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Tropentag, September 14 - 16, 2022, Prague

"Can agroecological farming feed the world? Farmers' and academia's views."


Understanding the contribution and dynamics of wild harvest in Turkana county

Francis Odhiambo Oduor1, Faith Thuita2, Dasel Kaindi3, George Abong4, Jordab Irmgard5, CĂ©line Termote6

1Alliance of Bioversity International and CIAT, Food Environment and Consumer Behaviour, Kenya
2University of Nairobi, School of Public Health, Kenya
3University of Nairobi, Food Science, Nutrition and Technology, Kenya
4University of Nairobi, Dept. of Food Science, Nutrition and Technology
5Alliance Bioversity International and CIAT, Germany
6Alliance of Bioversity International and CIAT, Food Environment and Consumer Behaviour, Kenya


Abstract


Background: Compared to domesticated plant food sources, wild edible plants tend to be overlooked. However, there is substantial evidence that wild edible plants have great potential for improving variety and diversity of diets as well as micronutrient intakes of local communities while lowering the cost of nutritious diets for households.
Method: This mixed-method study elucidated the diversity and consumption of available wild edible plants and the local perceptions of the communities living in Loima and Turkana South sub-counties in Kenya. In 2020, data was collected using 12 gender-disaggregated focus group discussions and a cross-sectional survey including 360 randomly selected households.
Results: In total 73 wild edible plants were listed of which 24 were consumed in the six-month reference period by 48.5% of the surveyed households. Consumption frequency and contribution made by the wild edible plants to the household food consumption varied for each plant and household. All the surveyed households (96%) were classified as severely food insecure. The mean household food insecurity access score did not differ significantly between households that reported consumption of wild edible plants (14.4±5.4) and those who did not (13.8±6.2), p>0.05. However, significantly bigger proportions of households that consumed wild edible plants than those that did not reported consuming foods they had wished not to consume (92.4% versus 88.4%, p<0.05) as well as having to eat fewer meals than normal (96.5% versus 90.7%, p<0.05) to cope with food insecurity.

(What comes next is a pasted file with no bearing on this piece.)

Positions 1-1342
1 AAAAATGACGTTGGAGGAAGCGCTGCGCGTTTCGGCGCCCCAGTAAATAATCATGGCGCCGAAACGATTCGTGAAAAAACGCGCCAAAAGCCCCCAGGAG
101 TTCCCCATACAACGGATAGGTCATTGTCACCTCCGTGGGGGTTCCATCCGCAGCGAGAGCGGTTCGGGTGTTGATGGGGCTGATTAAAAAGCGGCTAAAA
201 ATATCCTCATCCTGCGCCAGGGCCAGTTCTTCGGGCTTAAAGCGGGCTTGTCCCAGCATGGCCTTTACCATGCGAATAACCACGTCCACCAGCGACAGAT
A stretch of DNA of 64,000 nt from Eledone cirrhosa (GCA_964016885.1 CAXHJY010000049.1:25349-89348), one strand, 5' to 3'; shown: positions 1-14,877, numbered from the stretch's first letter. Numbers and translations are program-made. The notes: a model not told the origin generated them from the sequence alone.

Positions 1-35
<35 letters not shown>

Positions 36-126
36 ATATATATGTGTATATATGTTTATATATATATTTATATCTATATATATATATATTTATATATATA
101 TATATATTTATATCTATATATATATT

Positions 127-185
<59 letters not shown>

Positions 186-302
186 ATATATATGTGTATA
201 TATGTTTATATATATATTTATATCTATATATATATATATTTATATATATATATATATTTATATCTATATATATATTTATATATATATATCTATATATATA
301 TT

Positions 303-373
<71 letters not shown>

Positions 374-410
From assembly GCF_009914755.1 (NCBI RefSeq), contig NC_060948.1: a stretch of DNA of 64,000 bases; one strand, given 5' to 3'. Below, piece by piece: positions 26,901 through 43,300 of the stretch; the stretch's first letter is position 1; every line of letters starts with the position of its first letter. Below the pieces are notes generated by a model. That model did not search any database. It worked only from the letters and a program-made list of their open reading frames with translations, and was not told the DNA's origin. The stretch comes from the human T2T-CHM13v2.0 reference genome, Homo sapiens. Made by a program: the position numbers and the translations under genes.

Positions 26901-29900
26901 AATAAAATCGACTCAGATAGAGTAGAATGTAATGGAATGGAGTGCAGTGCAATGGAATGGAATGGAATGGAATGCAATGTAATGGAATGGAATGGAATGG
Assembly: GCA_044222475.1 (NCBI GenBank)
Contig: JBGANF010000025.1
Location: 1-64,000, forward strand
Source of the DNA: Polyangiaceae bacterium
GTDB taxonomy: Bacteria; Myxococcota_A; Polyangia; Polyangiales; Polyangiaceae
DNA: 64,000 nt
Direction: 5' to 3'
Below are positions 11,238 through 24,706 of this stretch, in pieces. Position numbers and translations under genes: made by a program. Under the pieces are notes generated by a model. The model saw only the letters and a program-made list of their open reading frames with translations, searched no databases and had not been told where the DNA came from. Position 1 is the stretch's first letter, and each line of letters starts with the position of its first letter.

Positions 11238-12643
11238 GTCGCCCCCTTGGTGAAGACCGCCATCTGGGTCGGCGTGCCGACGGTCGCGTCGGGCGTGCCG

Overall, 57.1% of the participants harbored positive attitude towards wild edible plants. While the general attitude did not differ significantly between wild edible plants among consumers and non-consumers, the study demonstrates that positive attitudes about wild edible plants is associated with wild food consumption. Long distance to harvest sites, lack of knowledge about them, their seasonality and how to prepare them coupled by unfavourable attitudes and perceptions are the probable reasons for not consuming wild edible plants.
Conclusion: Wild edible plants potentially bridge food and dietary deficits in food insecure households although their consumption is still limited and they may not be among households’ favourites foods.


Keywords: Dietary quality, food security, turkana, wild edible plants


Contact Address: Francis Odhiambo Oduor, Alliance of Bioversity International and CIAT, Food Environment and Consumer Behaviour, Nairobi, Kenya, e-mail: f.oduor@cgiar.org


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